Choose from 75 Fun Things to Do in Kansai
The classically curved eaves, ceremonial steps and oversized two-story gateway mark Chion-in Temple as something special, even in temple-filled Kyoto.
The main temple of the Jodo school of Buddhism, Chion-in is a very grand affair, focusing on the huge main hall and its image of the sect’s founder, Hōnen. Another building houses a renowned statue of the Buddha.
The beautiful temple gardens are a sight in their own right, threaded with stone paths, steps and Zen water gardens. The view from the Hojo Garden is particularly worth catching.
Chion-in is north of Maruyama Park in southeast Kyoto. Buses run to Chion-in from the city center, and the closest train station is a 10-minute walk away at Higashiyama.
- Performances last 50 minutes.
- Gion Corner offers tourist season discounts to encourage foreign visitors to experience Japan’s traditional arts. Check out the website for current details.
- Gion Corner has its own app for visitors to learn more about traditional arts before their visit. It can be downloaded from the Gion Corner website.
For classic Kyoto in a nutshell, head to Arashiyama Park. The perennially popular area is rich in temples and a riot of fall colors in November, with pink cherry blossoms in April.
The park area embraces several major sights, including Tenryu-ji Temple, founded in 1339. The main temple of the Rinzai school of Zen Buddhism, Tenryu-ji is a UNESCO World Heritage Site surrounded by tranquil Zen gardens and bamboo forest.
There are many other temples in Arashiyama, including the Gio-ji, Jojakko-ji and Daikaku-ji temples. Another highlight is walking across the Moon Crossing Bridge, with views over to Mt Arashiyama.
Arashiyama Park is north-west of central Kyoto, by the Oi River. Buses run to Arashiyama from the city center, and the closest train station is JR Saga Arashiyama.
- The castle is a must-see for history buffs and first-time visitors.
- Visit the site on a day trip from either Kyoto or Osaka.
- Slopes and steep, narrow stairs make the castle inaccessible to wheelchairs.
- Drone photography is not permitted.
- Wear comfortable shoes suitable for walking over uneven surfaces.
The circular route around the Silver Pavilion begins in a dry sand garden, named the “Sea of Silver Sand,” where a cone-like representation of Mt. Fuji has been dubbed the “Moon Viewing Platform.” The grounds open up to a moss garden featuring ponds with islands and short bridges, streams, and a variety of foliage. The path snakes up a hill leading to a viewing point of the entire temple grounds and the city beyond. The path comes full circle with up-close views of the Silver Pavilion itself. Unlike some of Kyoto’s famous temples, none of the buildings at the Silver Pavilion can be viewed from the inside.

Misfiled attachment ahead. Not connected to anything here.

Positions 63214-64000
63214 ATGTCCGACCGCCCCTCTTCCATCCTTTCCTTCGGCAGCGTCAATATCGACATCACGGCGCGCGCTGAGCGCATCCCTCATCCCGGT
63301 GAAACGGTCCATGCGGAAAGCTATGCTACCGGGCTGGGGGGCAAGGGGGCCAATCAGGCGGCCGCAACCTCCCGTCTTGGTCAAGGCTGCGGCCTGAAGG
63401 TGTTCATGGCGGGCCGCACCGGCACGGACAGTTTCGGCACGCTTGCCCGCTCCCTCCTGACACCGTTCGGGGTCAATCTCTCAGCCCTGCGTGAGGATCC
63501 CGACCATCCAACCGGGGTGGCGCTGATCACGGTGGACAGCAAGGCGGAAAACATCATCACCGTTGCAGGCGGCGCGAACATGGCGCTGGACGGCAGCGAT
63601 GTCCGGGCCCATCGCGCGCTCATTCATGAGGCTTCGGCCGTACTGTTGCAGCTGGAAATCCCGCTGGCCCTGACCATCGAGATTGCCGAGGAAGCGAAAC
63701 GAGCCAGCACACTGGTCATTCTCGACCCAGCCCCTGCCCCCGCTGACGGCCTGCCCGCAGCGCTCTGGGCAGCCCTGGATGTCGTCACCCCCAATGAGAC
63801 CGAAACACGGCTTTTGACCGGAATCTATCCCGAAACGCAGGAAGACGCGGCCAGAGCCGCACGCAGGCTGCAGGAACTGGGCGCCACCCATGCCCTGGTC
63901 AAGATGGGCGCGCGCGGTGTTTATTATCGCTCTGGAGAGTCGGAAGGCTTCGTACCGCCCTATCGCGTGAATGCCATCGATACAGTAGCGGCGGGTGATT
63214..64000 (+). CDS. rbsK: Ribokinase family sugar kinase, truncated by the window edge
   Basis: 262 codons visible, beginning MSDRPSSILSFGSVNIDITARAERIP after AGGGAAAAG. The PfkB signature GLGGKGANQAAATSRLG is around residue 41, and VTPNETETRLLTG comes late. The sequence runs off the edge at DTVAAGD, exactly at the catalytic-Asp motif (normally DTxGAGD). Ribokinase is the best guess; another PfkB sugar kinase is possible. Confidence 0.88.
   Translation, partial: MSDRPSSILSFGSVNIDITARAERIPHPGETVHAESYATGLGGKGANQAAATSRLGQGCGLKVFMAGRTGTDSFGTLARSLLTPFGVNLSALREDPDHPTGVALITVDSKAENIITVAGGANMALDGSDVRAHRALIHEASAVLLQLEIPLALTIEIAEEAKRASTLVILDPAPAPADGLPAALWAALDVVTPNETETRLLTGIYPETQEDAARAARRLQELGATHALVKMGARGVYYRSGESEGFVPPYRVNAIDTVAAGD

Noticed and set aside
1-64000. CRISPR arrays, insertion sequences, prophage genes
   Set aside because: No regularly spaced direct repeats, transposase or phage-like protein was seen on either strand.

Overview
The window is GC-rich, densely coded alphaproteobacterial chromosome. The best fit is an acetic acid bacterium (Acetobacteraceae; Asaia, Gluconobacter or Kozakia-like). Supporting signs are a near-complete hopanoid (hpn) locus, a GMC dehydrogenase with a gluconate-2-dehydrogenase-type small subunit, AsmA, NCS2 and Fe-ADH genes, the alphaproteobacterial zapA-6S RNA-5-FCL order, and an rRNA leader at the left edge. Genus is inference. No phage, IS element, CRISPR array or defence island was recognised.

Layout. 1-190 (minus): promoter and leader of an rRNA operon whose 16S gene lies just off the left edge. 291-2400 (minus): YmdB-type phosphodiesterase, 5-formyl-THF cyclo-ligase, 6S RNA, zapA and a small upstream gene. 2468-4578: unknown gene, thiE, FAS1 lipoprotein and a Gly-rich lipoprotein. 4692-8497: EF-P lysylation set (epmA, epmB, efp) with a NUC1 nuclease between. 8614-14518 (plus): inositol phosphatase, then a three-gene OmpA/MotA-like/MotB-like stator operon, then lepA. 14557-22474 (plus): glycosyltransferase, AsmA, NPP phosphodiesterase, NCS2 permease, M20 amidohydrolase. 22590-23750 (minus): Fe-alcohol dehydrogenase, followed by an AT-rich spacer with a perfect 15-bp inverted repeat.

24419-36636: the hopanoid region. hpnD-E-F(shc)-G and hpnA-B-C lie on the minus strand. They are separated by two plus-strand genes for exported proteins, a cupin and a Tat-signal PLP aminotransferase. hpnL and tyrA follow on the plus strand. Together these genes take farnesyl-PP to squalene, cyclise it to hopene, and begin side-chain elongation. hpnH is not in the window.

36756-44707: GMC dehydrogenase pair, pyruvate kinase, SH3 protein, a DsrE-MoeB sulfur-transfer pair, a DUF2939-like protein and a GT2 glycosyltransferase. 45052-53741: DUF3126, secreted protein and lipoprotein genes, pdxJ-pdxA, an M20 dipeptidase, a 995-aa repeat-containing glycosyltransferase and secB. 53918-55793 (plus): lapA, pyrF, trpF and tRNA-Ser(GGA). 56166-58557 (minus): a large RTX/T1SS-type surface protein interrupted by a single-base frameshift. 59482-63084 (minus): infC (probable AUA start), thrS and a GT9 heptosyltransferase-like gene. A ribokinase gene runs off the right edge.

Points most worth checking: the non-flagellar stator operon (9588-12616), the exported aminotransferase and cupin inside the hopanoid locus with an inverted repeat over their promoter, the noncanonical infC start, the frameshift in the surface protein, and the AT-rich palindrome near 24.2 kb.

- If you plan on hiking to the mountaintop, wear comfortable shoes and bring sunscreen, a hat, and plenty of water.
- The shrine is free, but carry cash if you want to leave a donation, make a wish, or have your fortune told.
- Some parts of the shrine are wheelchair accessible, but the climb to the mountaintop is via several flights of steps.
Originally built in 1910 as the Hiroshima Commercial Exhibition Hall, in 1933 it was renamed the Hiroshima Prefectural Industrial Promotion Hall. The five-story building, its exterior faced with stone and plaster, was topped with a steel-framed, copper-clad dome. The bomb blast shattered much of its interior, but the majority of its frame, as well as its garden fountain, remain.
The area around the building was re-landscaped as a park between 1950 and 1964; when complete, it was formally opened to the public as a museum. Since 1952, an annual peace ceremony has been held here on August 6, and in 1996, it was declared a World Heritage site.
- There is an admission fee to enter the temple grounds.
- Plan between 30 minutes and an hour to admire the temple, take photos, and explore the gardens.
- A traditional Japanese teahouse is in the temple grounds, and souvenir shops, food vendors, and restaurants are just outside the gates.
- The temple grounds and walkways are wheelchair accessible.
- Dotonbori is a must-see for foodies and nightlife seekers.
- This is a good spot to try Japanese street food: look out for hot-off-the-grill yakitori kebabs, savory okonomiyaki pancakes, and deep-fried octopus balls.
- Don’t miss the iconic Glico running man, a huge illuminated sign featuring the Glico candy company’s mascot.
If you think this classic furled-roof temple looks familiar, take a look at a 10-yen coin, and you’ll see why. One of Japan's most famous temples, and a World Heritage Site, the image of its 11th century Phoenix Hall graces the coin and the 10,000-yen note.
The reason why this Buddhist temple is so famous is because it is one of the few remaining examples of Heian-era architecture, a textbook example of Japanese perfection.
Take a tour to see the famous statue of Amida and 42 Bodhisattvas from the 11th century. The surrounding gardens are also justly famous, with tranquil water gardens reflecting the temple's surrounding pines.
On a nice day, a tour through the stunning bridge and onto any one of its four majestic gardens will relax any weary traveler. Whether it is through the iris, filled pond of the Nishi Shin'en, writing a haiku next to one of the radiating weeping cherry trees of the Heian-style Minami Shin'en, or just taking a leisurely stroll through the magnificence of the stone pillars in the Naka Shin'en, your visit to the Shrine's gardens is a sight that will not be soon forgotten.